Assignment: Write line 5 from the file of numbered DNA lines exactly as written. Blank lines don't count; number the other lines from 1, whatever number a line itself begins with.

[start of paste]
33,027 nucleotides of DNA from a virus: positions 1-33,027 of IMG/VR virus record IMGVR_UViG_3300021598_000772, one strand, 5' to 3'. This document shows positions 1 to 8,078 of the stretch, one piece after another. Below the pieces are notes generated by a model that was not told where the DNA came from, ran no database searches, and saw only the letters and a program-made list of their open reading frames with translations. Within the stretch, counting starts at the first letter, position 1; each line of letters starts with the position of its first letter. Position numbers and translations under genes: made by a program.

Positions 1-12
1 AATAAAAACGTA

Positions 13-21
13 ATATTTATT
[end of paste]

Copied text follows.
13 ATATTTATT